IMDb is widely known for two things: the overwhelming size of its movie database, and the fact that it never changes the way it looks.
Well, guess what, IMDb update its look and feel, and it’s not a minor change. It’s fast, it’s functional, and it no longer looks like it was built 20 years ago.
The funny thing is that while I was looking for a blog post announcing the changes, I came across this one from 2009. I haven’t realized that it was from 2009 until I saw the screenshots.
Some time ago the incredible happened: our beloved movie database site IMDb finally realized that it was not 1996 anymore and dared to hire some designers in order to – you won’t believe it – change the design of the page! When I visited the site the other day, I couldn’t believe my eyes
And just so that we keep the history, here are a couple of screenshots of how it used to look:
Great job IMDb! Even if it’ll take all of us a bit to get used to the new design. At least we know it’ll last another decade.
Smashing Magazine runs a series of articles by Chris Ashton, a senior software engineer at BBC, in which he experiences the web for one day with a selected limitation. So far he has tried the following:
It always amazes me how little do we know about everyday things around us. Today I came across “Unraveling the JPEG” article, which is a deep dive into the JPEG format. JPEG images all around us, but how much do we really now about them? I bet you even the most technical web developers and designers will have their hands full with this, let alone all the non-technical people who snap selfies on a daily basis.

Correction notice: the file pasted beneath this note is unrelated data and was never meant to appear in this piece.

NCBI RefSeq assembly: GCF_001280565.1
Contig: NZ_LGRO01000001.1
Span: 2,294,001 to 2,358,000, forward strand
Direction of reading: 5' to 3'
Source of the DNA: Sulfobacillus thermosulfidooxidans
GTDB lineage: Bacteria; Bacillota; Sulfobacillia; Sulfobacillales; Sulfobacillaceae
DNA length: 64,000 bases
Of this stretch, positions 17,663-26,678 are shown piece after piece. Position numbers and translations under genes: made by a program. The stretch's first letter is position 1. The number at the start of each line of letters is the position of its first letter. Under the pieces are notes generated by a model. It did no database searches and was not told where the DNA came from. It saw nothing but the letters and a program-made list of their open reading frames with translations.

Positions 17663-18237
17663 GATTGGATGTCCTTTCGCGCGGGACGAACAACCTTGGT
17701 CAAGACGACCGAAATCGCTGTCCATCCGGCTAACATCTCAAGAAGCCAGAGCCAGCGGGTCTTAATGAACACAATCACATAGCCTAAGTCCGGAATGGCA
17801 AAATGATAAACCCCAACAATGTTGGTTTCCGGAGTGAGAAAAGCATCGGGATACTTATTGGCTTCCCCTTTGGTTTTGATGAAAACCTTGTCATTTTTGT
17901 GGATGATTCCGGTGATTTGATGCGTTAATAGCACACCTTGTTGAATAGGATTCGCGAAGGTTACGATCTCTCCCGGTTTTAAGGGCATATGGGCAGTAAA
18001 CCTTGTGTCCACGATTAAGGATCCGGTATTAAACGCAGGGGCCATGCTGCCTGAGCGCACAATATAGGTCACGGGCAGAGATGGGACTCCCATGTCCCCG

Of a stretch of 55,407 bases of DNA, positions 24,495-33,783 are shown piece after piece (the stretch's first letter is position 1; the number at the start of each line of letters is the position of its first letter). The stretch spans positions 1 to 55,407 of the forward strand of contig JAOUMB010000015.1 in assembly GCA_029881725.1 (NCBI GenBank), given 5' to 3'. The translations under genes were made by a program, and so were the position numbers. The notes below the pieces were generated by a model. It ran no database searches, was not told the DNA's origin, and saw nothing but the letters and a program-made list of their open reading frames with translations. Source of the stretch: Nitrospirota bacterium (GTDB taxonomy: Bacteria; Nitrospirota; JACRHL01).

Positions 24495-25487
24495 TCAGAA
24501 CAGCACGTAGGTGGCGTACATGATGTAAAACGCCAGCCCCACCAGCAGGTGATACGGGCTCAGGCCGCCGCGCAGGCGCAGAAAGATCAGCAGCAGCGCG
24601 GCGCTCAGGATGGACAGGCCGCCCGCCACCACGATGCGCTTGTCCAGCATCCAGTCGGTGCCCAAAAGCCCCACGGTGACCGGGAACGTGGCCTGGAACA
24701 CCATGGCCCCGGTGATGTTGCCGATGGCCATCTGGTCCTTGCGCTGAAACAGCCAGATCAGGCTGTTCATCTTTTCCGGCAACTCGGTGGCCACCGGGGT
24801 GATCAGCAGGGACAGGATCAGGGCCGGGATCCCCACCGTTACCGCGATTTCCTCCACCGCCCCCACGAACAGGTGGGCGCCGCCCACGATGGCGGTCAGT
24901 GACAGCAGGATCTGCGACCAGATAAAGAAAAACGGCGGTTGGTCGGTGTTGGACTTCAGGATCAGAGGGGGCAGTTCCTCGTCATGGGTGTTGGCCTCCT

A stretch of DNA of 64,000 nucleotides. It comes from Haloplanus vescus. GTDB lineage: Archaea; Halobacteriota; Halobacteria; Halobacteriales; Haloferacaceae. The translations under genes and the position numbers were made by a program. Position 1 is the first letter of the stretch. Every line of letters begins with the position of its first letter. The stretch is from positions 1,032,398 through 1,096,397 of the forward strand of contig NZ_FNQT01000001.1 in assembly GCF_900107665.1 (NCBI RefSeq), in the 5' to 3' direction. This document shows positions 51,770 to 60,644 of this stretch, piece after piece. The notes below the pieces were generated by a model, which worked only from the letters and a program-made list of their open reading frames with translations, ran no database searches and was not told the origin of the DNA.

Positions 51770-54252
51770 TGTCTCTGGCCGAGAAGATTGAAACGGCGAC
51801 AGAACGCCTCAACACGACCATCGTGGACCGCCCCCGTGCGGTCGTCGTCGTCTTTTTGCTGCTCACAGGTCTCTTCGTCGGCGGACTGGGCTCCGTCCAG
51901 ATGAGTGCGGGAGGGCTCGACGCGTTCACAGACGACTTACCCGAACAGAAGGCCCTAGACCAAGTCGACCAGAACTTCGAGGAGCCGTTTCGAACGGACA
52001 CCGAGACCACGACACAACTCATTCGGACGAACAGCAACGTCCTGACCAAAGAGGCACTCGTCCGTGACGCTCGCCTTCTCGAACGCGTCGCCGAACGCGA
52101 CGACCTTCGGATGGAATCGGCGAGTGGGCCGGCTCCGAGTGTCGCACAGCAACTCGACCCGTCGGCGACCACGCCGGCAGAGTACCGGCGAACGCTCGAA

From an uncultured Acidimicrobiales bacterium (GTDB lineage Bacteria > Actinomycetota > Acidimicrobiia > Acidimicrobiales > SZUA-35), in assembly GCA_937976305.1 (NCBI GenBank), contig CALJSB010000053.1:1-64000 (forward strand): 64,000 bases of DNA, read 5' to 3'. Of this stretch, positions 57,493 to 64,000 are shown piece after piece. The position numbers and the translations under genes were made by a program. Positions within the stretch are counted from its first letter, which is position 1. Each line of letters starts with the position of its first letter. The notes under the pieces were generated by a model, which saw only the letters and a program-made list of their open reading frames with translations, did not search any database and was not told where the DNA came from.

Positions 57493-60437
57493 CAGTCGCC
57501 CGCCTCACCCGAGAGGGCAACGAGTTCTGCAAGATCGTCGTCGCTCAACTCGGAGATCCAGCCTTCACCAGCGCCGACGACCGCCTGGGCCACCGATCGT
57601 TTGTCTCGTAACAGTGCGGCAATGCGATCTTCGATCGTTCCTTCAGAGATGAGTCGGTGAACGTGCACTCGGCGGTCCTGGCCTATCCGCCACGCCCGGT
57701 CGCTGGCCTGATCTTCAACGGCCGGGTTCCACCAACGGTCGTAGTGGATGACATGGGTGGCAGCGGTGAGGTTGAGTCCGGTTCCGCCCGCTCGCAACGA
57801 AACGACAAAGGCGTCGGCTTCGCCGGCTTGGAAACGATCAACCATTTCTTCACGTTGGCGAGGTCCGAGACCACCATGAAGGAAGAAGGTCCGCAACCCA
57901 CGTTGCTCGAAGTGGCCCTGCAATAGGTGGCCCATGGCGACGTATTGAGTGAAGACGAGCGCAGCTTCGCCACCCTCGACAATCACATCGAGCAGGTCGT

Not only the article itself dives into the technical details, but it also provides an inline JPEG editor, which you can use to play around with the data and see how it affects things. Great job!
CSSFX is a collection of CSS effects with previews and very simple implementation instructions. Just click on the effect demo that you like, and a popup with HTML and CSS code snippets will appear, ready to be used on your site.
GitHub hosts numerous “awesome lists” with collections of tools, documentation, and resources on a variety of subjects. So far, however, these seemed to be mostly developer-oriented. It’s good to see that other people are joining in. Awesome Design Tools is a curated list of the tools and resources for designers (web, interface, print, brand, etc).
Not even being a designer myself, I had to Google for some of these things plenty recently. In particular – collaboration tools, color pickers, fonts, icons, screenshots, etc.
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